Election in Malaysia

by Damaso G. Magbual, Member, NAMFREL National Council
Chairperson, Asian Network for Free Elections (ANFREL)
from NAMFREL Election Monitor Vol.3, No.1
June 25, 2013

A round table discussion on three recent elections in Asia was organized by the Philippine Center for Islam and Democracy (PCID) in UP Diliman on May 31. These elections were held in Pakistan, Malaysia and the Philippines (with emphasis on the Autonomous Region in Muslim Mindanao - ARMM). Mr. Raveendran Nair of the Malaysian Embassy in Manila gave a report on the last election better referred to by the media and the political contestants as General Election 2013. Mr. Nair gave a brief presentation on the election process as well as the results. There was hardly any room for disagreement on what was presented.

It was reported that of the 222 seats up for grabs, the ruling party (UMNO) got 133 while the opposition (Pakatan Rakyat) received 89. Mr. Nair did not find it significant to mention that while the ruling party was allotted 60% of the seats in parliament, it received only 46.6% of the popular vote. He did mention though that Malaysia’s system is first-past-the post in single member constituencies. But how does the proportion of seat allocation relate with the mantra, “one person, one vote, equal value”?

Civil Society Organizations in Malaysia involved with monitoring elections have long brought out the issue of “border realignment, delimitation, demarcation but this was met with deafening silence by the ruling party” said a local election observer. In the delimitation of constituencies, urban areas that normally vote for the opposition have three to four times more voters per constituency than the rural areas which normally vote for the ruling party. Hence, the disparity in the seat allocation vis-à-vis the popular vote.

Malaysia has laws similar to the decrees of Marcos during martial law in the Philippines. These laws restrict basic freedoms such as the freedom of assembly and freedom of speech, both necessary for a candidate to get his message to the voter. To mention a few,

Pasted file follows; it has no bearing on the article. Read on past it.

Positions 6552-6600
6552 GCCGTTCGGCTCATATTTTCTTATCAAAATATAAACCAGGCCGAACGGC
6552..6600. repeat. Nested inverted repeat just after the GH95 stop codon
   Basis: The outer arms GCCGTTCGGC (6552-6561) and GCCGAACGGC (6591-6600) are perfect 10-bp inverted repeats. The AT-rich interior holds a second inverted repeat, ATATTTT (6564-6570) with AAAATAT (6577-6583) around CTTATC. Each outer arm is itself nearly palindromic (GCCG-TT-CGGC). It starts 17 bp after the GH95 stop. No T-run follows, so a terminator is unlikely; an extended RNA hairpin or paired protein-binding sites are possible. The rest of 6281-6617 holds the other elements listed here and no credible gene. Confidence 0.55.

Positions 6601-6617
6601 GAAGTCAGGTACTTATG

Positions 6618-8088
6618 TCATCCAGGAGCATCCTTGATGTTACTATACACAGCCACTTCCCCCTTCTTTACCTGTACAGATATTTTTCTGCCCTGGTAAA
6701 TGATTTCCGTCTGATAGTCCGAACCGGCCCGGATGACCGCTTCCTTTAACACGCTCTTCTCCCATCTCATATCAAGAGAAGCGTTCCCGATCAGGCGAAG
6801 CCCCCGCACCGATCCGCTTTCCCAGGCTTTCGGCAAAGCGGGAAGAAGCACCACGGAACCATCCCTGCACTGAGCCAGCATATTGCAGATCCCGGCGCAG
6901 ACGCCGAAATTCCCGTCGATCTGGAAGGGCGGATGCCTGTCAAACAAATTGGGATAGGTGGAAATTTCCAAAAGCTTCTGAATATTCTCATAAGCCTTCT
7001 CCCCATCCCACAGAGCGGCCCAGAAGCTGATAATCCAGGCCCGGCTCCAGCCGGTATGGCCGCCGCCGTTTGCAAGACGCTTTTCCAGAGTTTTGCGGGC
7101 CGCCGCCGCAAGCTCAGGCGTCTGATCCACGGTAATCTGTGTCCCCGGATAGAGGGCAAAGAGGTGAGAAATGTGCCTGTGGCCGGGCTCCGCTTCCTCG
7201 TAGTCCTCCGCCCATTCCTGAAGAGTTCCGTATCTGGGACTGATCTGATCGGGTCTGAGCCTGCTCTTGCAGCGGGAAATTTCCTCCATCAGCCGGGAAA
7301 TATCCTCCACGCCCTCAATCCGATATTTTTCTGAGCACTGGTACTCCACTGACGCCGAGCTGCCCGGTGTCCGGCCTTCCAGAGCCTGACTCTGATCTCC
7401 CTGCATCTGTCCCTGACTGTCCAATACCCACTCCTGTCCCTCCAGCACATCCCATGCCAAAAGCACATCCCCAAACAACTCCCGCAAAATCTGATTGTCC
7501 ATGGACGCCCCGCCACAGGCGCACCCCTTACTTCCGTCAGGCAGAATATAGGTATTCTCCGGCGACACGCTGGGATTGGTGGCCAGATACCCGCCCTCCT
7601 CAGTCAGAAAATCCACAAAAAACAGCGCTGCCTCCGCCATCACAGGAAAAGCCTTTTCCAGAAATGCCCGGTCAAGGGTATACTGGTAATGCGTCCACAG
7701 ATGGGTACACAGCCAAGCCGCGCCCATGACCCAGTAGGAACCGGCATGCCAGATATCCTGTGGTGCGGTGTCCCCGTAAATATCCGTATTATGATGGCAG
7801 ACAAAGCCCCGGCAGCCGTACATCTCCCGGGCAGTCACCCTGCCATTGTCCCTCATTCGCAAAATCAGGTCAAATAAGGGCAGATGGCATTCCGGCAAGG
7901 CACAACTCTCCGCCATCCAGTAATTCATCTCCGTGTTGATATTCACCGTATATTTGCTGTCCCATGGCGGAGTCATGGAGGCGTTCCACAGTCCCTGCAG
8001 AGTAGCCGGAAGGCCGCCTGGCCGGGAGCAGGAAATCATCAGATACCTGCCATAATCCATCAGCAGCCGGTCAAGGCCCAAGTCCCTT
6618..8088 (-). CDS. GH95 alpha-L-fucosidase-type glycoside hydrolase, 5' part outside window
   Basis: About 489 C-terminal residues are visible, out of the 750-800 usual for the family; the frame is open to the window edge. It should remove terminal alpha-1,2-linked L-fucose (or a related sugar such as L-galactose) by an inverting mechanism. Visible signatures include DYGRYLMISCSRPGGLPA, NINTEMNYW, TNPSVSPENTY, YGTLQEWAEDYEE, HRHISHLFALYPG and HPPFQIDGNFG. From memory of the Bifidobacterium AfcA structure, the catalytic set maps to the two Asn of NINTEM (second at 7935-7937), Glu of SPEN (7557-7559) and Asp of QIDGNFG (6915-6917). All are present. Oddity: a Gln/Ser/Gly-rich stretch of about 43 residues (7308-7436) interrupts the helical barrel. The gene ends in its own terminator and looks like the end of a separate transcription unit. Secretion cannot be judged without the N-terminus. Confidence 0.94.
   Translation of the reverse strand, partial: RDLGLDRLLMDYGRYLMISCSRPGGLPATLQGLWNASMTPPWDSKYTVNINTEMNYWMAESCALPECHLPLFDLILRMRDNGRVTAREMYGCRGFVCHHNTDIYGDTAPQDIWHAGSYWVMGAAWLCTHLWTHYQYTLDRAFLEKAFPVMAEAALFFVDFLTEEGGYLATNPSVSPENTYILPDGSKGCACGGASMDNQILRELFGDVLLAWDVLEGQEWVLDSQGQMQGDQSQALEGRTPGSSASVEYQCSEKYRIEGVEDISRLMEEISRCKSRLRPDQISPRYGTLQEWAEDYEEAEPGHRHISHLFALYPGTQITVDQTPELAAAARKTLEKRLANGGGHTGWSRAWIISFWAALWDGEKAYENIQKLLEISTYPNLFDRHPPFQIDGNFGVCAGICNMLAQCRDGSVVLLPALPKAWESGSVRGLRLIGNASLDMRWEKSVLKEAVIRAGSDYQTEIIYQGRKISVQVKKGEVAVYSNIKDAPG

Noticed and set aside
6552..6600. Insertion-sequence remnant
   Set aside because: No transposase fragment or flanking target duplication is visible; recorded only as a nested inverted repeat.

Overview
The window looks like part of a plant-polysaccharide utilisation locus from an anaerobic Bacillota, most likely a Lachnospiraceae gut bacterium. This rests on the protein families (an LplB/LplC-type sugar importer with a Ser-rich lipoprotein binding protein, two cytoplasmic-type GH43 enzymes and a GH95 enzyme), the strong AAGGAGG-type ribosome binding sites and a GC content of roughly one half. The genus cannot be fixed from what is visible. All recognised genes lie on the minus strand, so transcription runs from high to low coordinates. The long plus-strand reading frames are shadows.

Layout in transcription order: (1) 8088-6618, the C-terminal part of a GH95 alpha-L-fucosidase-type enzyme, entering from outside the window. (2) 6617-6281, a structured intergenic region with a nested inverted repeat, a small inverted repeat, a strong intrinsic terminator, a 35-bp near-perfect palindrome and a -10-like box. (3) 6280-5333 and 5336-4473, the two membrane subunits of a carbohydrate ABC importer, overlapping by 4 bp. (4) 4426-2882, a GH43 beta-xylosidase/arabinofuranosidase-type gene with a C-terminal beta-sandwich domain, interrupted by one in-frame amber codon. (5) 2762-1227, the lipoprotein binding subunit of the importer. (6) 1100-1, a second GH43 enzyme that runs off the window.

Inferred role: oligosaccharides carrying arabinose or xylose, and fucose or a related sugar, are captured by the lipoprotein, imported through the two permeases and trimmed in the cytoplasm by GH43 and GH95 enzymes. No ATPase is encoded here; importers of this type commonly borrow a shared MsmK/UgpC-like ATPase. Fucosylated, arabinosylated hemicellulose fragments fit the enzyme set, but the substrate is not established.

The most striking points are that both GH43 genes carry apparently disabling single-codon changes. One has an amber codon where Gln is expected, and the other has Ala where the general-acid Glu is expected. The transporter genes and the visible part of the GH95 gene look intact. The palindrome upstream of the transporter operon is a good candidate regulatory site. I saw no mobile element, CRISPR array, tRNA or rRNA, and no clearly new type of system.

1. The Police Act of 1967 provides the police with powers of issuing licenses (permits) with respect to public gatherings and may impose conditions they deem necessary. The permit has to be applied for 14 days before the event. (Mr. Nair claimed that three days is sufficient but the law says otherwise). Here, an assembly in excess of more than five people is deemed an illegal assembly. Further, while it takes 14 days to apply for a permit, in the last election, the campaign period lasted only 14 days.

2. The Sedition Act of 1948 has a very broad definition of what constitutes “seditious tendencies” on issues relating to the Malay language, rights of Malays, Malay rulers, religion, etc. This law has been conveniently used to harass members of the opposition.

3. The Internal Security Act (ISA) of 1960 which was repealed in June 2012 with what is referred to now as SOSMA, Security Offenses (Special Measure) Act, and the Peaceful Assembly Act (PAA) have been dubbed by the opposition as the “same dog as the ISA with a different collar”. These two laws allow the arrest of any person suspected of threatening the national security of Malaysia.

There are other laws such as the Official Secret Act of 1972 that restricts divulging information to the public.

The mainstream media of Malaysia is unabashedly biased in favour of the ruling party. Hence, the opposition has to rely on social media to get its message across to the voters.

The process may appear to be free and fair but the “rules of the game” do not promote a “level playing field”.

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